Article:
As for union power, it is not equivalent to government regulation since, as ack implies, unions care about their own interests not those of the public. Therefore, unions when raise wages, labour standards etc, the people who pay for this are the public in their capacity as consumers, not firms.

To put this all a little more concretely, if I’m worried about a polluting firm, I can either set a quota on how much pollution it emits or I can tax it so that it realizes the cost of its actions or the legal system can award damages equal to the cost of those actions. All those things are equivalent and will lead to a higher social surplus, captured either by those facing pollution or the taxpayer.

Setting up a union in the firm is subtley different – sure, output and emissions will fall, but the rise in the social surplus is in the first instance captured by the firm’s workers. But that’s only the first round effect of course, since the firm will contract employment too, so the surplus actually accrues to the remaining employees, not those who lost their jobs.

There’s only one case where a union will have the same effect as taxes and quotas – where the union represents all workers and therefore takes into account the fact that its actions will raise prices and reduce employment. And that’s much more like the European social model than the American way!


nolo 07.17.04 at 12:06 am

You’re right in not trusting the advocates of “tort reform” to replace the tort system with an adequate regulatory substitute. In fact, if you look carefully (and those of us who practice personal injury law here in the lovely U.S. of A. get to do so with awful regularity), you’ll see that the proponents of tort reform are generally also proponents of deregulation. More than that — they are skilled at using government regulatory authority (in the form of administrative rulemaking) to create islands of virtual immunity from liability, either to individuals or to the government. In short, they do not want to be held accountable by anybody, to anybody. Period.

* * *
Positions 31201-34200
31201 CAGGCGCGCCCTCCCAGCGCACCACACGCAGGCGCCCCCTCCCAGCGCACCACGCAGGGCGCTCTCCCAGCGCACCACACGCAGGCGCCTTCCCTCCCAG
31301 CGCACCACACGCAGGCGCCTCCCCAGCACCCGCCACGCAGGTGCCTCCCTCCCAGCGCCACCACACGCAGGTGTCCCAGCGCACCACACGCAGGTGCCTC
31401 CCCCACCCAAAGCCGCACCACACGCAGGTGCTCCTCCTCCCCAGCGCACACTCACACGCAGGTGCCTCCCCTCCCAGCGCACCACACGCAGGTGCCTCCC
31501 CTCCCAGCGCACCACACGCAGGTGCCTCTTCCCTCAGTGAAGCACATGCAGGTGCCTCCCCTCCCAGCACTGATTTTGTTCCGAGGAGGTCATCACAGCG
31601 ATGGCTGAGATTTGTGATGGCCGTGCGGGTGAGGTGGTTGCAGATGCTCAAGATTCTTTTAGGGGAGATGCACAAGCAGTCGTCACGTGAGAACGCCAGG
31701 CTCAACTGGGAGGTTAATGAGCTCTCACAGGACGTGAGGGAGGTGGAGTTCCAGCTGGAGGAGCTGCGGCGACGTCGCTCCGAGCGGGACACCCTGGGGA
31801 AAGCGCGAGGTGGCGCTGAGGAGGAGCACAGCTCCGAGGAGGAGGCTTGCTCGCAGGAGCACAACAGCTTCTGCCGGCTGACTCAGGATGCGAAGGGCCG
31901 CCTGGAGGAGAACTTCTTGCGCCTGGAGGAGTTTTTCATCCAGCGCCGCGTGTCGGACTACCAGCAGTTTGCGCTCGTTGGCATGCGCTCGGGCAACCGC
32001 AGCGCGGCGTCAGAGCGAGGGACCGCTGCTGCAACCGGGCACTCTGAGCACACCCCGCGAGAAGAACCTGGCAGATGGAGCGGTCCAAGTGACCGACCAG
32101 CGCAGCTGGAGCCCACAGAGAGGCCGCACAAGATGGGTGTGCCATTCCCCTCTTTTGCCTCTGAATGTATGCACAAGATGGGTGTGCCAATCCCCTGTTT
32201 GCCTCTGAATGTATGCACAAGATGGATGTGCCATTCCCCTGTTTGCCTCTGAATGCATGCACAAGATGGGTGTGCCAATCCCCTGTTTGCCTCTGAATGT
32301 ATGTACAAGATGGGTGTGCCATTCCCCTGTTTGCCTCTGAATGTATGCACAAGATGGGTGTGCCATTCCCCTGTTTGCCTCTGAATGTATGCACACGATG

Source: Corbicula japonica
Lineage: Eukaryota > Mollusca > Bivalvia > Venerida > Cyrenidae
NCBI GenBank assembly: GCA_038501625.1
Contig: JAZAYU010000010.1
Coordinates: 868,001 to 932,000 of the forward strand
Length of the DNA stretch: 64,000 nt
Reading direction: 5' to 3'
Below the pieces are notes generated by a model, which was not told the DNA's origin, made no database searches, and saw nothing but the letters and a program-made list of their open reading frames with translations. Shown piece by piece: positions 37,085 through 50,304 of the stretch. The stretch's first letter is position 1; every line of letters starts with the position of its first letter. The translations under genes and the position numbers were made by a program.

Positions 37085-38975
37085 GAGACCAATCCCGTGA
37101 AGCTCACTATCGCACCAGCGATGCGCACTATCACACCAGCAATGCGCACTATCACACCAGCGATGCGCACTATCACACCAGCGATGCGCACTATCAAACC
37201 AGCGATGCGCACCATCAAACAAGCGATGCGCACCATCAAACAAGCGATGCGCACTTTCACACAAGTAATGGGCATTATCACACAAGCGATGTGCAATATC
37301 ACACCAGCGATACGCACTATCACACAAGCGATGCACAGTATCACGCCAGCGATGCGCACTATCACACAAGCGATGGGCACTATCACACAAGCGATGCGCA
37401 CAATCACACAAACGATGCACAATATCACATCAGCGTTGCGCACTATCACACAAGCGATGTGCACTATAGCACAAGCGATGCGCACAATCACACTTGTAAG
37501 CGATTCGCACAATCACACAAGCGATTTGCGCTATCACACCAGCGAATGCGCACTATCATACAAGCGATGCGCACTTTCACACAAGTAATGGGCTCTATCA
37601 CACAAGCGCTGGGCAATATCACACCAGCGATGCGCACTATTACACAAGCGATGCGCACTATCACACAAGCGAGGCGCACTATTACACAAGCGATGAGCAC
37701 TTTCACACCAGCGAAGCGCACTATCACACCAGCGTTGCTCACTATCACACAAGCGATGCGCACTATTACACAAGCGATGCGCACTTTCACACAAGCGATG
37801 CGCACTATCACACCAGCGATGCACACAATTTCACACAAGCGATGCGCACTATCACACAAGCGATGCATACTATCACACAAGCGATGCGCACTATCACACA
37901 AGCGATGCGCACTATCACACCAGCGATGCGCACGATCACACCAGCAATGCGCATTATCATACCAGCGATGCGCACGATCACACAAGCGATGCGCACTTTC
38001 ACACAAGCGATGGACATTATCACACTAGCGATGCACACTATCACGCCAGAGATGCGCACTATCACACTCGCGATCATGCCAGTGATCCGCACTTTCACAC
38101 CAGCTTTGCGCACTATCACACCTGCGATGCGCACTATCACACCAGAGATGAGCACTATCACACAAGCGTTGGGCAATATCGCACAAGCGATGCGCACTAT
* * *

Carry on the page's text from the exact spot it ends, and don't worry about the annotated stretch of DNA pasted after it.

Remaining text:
I’d have nothing against replacing the U.S. tort system with a regulatory framework — if such a thing were possible. For a number of reasons I think the U.S. political climate is unlikely to produce such a thing at any point in the foreseeable future. Be that as it may– I hardly ever see anyone arguing the merits of the tort system, which is sad, since it does have merits. In fact, it has merits that you’d think small-government conservatives would appreciate, since tort law is, in essence, a perfect example of the benefits of privatization. Think of injured people as private attorneys general, and of litigation costs as a regulatory “tax” imposed on the particular industry in question. The impact of the system on taxpayers as a whole is minimized, and costs remain linked to the particular industry or activity (be it health care, product manufacture, automobile operation, what have you) from which the cause of action arose.

The system is not perfect, I do admit. There’s a certain randomness to enforcement that is inherent in the fact that the tort system depends on individual factors. Not all wronged people realize they’ve been wronged, or wish to take on the challenge of asserting their rights. Also, the damages an individual may have incurred as a result of wrongful behavior may not be sufficient to justify a lawsuit from a cost benefit standpoint, which introduces another element of seeming randomness in enforcement. But the government regulation approach has its downsides as well, which I suspect any of you are capable of imagining for yourselves.


John Quiggin 07.17.04 at 2:50 am

I agree with the point that deregulation and more reliance on litigation go hand in hand – this is in fact a central point in the arguments of people like Coase and Hayek for reliance on common law rather than regulation or statute.

In this piece from 1998, I wrote
“the case for corporatisation and privatisation is based on the assumption that the profit motive is the best guide to efficient outcomes. If this is the case, then we will get as much safety and reliability as is profitable. Assuming the suppliers of services have better information than anyone else, this means they should be absolutely liable for the consequences of any systems failure, without a requirement to prove negligence. Absolute liability is the criterion that prevails, for practical purposes, in the United States, which is the model for private provision of infrastructure services. If we import US institutions like private electricity companies, we must also import the legal institutions, such as aggressive litigation, that keep those companies honest.

Australian advocates of microeconomic reform often seem to think we can get rid of political interference in the economy without relying on more litigation. This is naive.”